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San Francisco-based music subscription service Rdio has been hit with significant layoffs, affecting as many as 35 staffers, according to a TechCrunch report. Rdio has since confirmed the layoffs, with Rdio’s Director of Global Public Relations Nada Antoun telling us via email:
“Rdio confirms making workforce reductions yesterday to improve its cost structure and ensure a scalable business model for the long-term.”
The company declined to comment on the specific number of employees let go.
Rdio has long struggled to compete with Spotify, which now has more than six million paying subscribers, and is reportedly in the process of raising another $200 million in funding. Rdio hasn’t publicly disclosed the number of its paying subscribers, but the company said in a statement Tuesday that it has “tripled the number of new users” since the end of 2012. It also said that 90 percent of its subscribers pay $10 per month for the service – something that could change soon, as Rdio is looking to get more users through free and ad-supported offerings.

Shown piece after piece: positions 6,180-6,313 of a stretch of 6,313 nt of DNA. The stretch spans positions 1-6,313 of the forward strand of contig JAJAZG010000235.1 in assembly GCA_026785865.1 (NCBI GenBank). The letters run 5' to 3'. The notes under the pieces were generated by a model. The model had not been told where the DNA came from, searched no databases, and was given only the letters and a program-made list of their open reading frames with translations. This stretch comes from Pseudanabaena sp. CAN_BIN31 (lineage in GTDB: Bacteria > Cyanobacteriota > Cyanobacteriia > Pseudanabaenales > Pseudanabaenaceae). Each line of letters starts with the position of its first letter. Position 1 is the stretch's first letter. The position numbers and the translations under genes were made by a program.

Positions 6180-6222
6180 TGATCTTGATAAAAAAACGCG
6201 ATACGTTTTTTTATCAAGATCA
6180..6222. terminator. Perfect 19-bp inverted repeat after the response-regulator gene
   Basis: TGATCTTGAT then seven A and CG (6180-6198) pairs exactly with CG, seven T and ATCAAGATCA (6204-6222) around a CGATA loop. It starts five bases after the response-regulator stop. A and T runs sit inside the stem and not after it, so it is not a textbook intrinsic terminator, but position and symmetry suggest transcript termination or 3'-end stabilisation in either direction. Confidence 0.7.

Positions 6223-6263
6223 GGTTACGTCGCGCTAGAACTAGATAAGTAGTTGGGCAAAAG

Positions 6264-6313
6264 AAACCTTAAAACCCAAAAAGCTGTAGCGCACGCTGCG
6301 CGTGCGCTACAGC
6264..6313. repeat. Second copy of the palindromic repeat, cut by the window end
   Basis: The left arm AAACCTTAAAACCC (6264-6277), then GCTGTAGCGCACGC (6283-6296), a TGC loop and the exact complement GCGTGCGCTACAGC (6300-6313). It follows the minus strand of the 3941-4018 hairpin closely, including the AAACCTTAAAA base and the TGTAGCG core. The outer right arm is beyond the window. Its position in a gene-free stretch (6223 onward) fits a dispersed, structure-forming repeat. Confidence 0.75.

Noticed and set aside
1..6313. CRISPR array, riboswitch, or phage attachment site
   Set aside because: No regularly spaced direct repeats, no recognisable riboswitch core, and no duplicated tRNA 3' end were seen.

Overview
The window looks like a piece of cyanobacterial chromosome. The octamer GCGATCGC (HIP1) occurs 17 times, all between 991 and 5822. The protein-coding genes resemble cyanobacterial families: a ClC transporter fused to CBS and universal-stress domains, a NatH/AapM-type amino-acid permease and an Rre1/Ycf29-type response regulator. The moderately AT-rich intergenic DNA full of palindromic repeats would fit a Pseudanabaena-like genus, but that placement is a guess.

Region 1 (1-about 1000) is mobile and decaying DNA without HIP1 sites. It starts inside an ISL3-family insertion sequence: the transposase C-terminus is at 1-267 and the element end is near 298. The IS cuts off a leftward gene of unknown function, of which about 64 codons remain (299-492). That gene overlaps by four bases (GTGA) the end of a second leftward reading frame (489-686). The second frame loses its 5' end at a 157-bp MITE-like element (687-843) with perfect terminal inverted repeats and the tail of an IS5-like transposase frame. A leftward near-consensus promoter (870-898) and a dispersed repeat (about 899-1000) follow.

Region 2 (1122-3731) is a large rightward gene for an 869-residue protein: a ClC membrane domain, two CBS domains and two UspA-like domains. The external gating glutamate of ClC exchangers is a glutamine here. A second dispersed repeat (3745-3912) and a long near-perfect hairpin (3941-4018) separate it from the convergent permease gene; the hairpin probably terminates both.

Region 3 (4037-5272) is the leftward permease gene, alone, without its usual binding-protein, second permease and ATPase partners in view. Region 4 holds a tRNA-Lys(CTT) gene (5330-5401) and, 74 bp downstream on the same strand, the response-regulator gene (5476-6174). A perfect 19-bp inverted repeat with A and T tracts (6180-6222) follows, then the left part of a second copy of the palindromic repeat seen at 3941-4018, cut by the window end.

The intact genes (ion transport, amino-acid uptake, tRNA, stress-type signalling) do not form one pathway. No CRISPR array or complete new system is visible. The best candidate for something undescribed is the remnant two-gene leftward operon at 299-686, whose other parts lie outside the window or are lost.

Notably absent from Rdio’s statements Tuesday was Vdio, the online video service run by the company. Vdio launched in April in the UK and the US, and offers consumers TV shows and movies on a transactional basis. Company executives have long said that they intend to eventually turn Vdio into a subscription offering that is closely tied to Rdio, but it’s unclear how advanced these plans are, or how this week’s layoffs affect Vdio’s future.
In the music space, Rdio isn’t the only company looking to cut costs in order make subscriptions more sustainable. Music subscription pioneer Rhapsody laid off 30 people, and ousted its CEO Jon Irwin as well as the company’s CFO Adi Dehejia, in September.